Major breakthrough as genes linked to self-harm identified
QUEENSLAND researchers have identified 11 genes associated with people who have engaged in self harm or thought about it.
The QIMR Berghofer Medical Research Institute scientists analysed genetic data from more than 150,000 people to identify differences in DNA between those who had self harmed, or thought about it, and those who had not.
About 23,000 people in the study had thought about self harm and another 7000 had harmed themselves, including 3500 who had attempted suicide.
Self-harm is defined as any behaviour that involves the deliberate causing of pain or injury to oneself, usually as an extreme way of trying to cope with distressing emotions. It can include self-inflicted physical harm, such as self-cutting or burning, dangerous drinking or drug use and eating disorders.
QIMR Berghofer PhD candidate Adrian Campos said twin studies had shown self harm had a genetic or heritable component but the latest research, using data from the UK Biobank, had allowed them to identify some of the genes involved.
Although some of the 11 genes had previously been linked to mental disorders and response to stress, two had never been associated with any psychiatric or behavioural traits.
"Some studies have suggested that there are differences in the heritability of suicide ideation between men and women so that would suggest that there are sex-specific genes, or sex-specific genetic effects, which is something that we would like to study further," Mr Campos said.
The scientists used the results of their analysis to develop a genetic risk score to help estimate a person's chances of developing thoughts of self-harm or self-harming behaviours.
Although much more work is needed, their hope is to build on the research to improve the test to the point where they could accurately predict a person's risk of self-harm.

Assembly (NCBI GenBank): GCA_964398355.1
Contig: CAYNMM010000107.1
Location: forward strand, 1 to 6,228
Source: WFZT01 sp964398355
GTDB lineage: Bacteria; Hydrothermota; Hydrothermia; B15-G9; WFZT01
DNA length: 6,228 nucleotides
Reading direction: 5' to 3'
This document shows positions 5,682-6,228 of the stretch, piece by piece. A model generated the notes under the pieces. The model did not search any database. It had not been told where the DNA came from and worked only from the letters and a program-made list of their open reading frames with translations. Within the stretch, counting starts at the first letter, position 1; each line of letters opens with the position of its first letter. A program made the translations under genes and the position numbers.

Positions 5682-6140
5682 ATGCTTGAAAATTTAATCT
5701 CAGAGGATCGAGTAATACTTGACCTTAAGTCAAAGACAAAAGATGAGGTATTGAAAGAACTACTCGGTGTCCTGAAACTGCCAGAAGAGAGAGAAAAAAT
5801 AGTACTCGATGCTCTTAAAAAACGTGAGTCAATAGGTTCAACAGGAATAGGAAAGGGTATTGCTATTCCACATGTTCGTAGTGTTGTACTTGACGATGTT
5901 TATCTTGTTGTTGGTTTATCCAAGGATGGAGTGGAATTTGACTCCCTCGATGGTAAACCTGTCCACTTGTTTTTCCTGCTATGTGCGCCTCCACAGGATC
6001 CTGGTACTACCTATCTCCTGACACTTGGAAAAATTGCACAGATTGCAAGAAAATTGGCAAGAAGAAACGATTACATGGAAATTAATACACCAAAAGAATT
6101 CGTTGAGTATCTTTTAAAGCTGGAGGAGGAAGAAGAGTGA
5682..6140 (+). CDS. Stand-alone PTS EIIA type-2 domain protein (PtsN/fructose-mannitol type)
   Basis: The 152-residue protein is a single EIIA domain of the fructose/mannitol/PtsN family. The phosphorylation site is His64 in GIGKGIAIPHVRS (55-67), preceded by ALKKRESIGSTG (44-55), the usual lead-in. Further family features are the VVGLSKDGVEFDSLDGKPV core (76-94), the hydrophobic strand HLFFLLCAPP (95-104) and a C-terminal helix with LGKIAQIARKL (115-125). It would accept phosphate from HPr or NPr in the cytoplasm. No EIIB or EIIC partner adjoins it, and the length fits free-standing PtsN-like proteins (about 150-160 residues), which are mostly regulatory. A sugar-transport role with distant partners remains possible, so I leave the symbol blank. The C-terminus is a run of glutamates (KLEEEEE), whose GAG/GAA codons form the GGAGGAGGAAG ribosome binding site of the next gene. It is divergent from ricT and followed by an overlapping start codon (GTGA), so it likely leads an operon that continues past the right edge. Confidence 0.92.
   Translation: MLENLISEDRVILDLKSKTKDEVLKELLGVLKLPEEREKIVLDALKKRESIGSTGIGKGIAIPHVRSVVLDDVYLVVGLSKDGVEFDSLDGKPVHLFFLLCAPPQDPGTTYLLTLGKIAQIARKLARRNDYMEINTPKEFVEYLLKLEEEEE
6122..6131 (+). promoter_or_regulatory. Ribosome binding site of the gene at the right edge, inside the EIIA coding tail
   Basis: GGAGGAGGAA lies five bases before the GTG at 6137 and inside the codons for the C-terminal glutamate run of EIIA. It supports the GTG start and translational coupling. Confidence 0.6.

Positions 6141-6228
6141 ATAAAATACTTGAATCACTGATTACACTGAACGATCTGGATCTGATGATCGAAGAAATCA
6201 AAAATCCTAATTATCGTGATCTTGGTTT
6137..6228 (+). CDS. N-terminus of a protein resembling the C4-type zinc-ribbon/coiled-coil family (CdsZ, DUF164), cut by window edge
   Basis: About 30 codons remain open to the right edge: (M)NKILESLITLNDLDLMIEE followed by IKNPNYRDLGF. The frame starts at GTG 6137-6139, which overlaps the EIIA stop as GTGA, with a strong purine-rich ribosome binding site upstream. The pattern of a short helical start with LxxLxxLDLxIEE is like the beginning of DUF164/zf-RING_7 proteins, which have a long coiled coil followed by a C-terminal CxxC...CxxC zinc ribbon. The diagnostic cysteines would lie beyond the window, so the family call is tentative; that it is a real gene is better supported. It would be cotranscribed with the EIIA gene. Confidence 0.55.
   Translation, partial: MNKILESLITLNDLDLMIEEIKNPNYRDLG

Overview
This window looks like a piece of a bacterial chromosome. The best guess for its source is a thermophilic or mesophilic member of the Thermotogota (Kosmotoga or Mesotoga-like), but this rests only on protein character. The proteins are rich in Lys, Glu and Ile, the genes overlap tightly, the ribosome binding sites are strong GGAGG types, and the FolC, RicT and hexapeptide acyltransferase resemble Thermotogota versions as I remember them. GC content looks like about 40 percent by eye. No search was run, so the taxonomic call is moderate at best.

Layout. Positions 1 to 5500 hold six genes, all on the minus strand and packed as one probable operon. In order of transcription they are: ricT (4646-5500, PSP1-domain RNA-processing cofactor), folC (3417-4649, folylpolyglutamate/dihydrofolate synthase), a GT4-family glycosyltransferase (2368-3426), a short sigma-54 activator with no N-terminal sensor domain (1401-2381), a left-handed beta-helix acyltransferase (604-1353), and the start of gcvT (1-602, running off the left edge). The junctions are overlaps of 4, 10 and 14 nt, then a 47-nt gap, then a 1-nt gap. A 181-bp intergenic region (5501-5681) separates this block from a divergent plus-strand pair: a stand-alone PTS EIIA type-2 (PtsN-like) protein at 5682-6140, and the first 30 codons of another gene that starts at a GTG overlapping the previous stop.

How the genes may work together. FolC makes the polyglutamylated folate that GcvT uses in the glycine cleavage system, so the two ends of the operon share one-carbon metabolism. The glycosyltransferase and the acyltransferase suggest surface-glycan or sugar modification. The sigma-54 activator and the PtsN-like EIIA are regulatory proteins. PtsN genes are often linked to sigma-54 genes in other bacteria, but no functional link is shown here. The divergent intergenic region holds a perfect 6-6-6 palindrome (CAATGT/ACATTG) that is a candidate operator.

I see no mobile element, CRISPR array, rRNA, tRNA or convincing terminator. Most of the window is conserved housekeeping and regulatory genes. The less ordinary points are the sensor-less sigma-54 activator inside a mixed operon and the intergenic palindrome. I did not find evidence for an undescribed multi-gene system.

"It's one of the objectives of our study to start paving the way to identify new treatments and also risks assessments," Mr Campos said.
Study leader, Miguel Renteria, of QIMR Berghofer's genetic epidemiology group, said seven of the genes they had identified were linked to thinking about self-harm and four to acting on those thoughts, with only one gene linked to both.
"These findings are important because very little has been known about why some people who struggle with mental illness also engage in self-harm," Dr Renteria said.
"More Australians die by suicide than from skin cancer, but there's far less known about the biological and medical basis of this behaviour."
Dr Renteria said that although genes played a role in a person's susceptibility to engage in self-harm, protective factors included having a supportive family and social relationships, a sense of purpose and connections to good health services.
"Seeking help is very important and there are many people and organisations that can help," he said.
For help: Kids Helpline - 1800 55 1800.
Lifeline - 13 11 14.
Suicide Call Back Service - 1300 659 467.
Beyond Blue - 1300 22 4636.
Originally published as Major breakthrough as genes linked to self harm identified